Retraction | Open Access
International Journal of Dentistry, "Retracted: Evaluation by an Aeronautic Dentist on the Adverse Effects of a Six-Week Period of Microgravity on the Oral Cavity", International Journal of Dentistry, vol. 2021, Article ID 9102451, 3 pages, 2021. https://doi.org/10.1155/2021/9102451
Retracted: Evaluation by an Aeronautic Dentist on the Adverse Effects of a Six-Week Period of Microgravity on the Oral Cavity
International Journal of Dentistry has retracted the article titled “Evaluation by an Aeronautic Dentist on the Adverse Effects of a Six-Week Period of Microgravity on the Oral Cavity”  due to redundant publication with an article published earlier by two of the authors in 2009  and other concerns with the ethics and reporting, as initially raised by Dr. Elisabeth Bik [3, 4]. Dr. Rai does not agree with retraction. Drs. Kaur and Foing did not respond.
1. Redundant Publication and Experimental Details
A 2009 article by the same group  should have been cited and discussed. The baseline results in Table 2 are identical, and the results in Table 1 are highly similar and some are identical: the baseline amylase means and the Cl and malonaldehyde means for during simulated microgravity vs. last day of HDT. The ranges/variances are the same at baseline for flow rate, Na, K, calcium, phosphate, protein, Cl, protein output, amylase, vitamin E, vitamin C, lactate dehydrogenase, MIP 1 alpha, malonaldehyde, 8-hydroxydeoxyguanosine, and thiocynate, and the ranges/variances are the same during simulated microgravity vs. last day of HDT for flow rate, Na, K, calcium, phosphate, protein, Cl, protein output, amylase, vitamin E, vitamin C, lactate dehydrogenase, MIP 1 alpha, malonaldehyde, 8-hydroxydeoxyguanosine, and thiocynate.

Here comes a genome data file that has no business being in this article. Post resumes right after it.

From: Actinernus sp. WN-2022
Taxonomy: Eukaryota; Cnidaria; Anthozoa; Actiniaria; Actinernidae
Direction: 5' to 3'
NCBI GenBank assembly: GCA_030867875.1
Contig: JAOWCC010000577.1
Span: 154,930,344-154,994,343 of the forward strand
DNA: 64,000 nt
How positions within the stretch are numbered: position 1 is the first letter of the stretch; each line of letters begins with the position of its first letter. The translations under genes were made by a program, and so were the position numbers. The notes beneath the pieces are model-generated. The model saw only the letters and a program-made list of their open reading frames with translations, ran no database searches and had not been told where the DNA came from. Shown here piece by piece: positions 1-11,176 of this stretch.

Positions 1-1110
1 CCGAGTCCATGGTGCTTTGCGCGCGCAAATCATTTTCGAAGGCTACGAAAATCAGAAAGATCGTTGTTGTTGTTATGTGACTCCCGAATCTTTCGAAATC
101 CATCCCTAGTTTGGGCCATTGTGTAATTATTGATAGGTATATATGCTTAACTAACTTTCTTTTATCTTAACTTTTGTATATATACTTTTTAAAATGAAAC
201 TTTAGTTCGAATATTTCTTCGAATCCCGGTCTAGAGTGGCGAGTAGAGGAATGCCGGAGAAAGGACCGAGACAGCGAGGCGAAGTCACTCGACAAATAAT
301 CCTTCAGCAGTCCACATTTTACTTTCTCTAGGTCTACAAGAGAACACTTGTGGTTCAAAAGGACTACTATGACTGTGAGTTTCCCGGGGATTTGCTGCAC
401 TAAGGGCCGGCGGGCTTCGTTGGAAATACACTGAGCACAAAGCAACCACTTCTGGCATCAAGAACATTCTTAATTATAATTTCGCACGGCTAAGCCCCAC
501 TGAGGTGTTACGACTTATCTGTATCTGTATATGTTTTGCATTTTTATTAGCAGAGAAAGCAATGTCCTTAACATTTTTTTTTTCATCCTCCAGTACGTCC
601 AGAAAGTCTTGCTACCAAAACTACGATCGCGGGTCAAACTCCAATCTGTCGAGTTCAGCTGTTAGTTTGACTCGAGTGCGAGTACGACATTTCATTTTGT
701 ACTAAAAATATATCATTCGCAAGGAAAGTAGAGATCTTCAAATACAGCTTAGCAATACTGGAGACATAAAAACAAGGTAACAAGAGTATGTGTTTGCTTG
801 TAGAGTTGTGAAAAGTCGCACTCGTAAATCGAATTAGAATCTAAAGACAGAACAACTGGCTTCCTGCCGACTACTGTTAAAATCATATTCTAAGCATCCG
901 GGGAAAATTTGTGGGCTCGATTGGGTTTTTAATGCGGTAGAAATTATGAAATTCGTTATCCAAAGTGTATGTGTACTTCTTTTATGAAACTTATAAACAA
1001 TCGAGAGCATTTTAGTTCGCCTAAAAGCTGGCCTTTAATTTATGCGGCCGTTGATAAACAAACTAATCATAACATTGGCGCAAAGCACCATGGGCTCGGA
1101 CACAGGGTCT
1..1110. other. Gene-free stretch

Dr. Rai said the studies had many of the same participants, i.e., volunteers who were members of the Joint Board of Research (JBR Institute of Health Education Research & Technology, India, the first affiliation of Dr. Rai), who were given the same diet and supplements. However, the age ranges do not overlap: 20 participants aged 18–22 in 2009 (though the abstract says 40 participants) versus 10 participants aged 22–30 in 2011. No information about a standard diet and supplements was included in the article or in the consent form and study protocol provided by Dr. Rai.
The exact protocol used in the study is unclear; the study protocol provided by Dr. Rai is brief and lacks additional detail compared to the article. The article implied that participants stayed in the head-down-tilt position for 8 hours, but Dr. Rai clarified that the participants were allowed to leave the position to go to the toilet. However, Dr. Bik noted that, in another study by the same group also published in 2011 , it was stated that participants stayed in the head-down-tilt position for 60 days, even during meals, showers, and toilet visits, and compliance was monitored by video. These protocols are therefore inconsistent.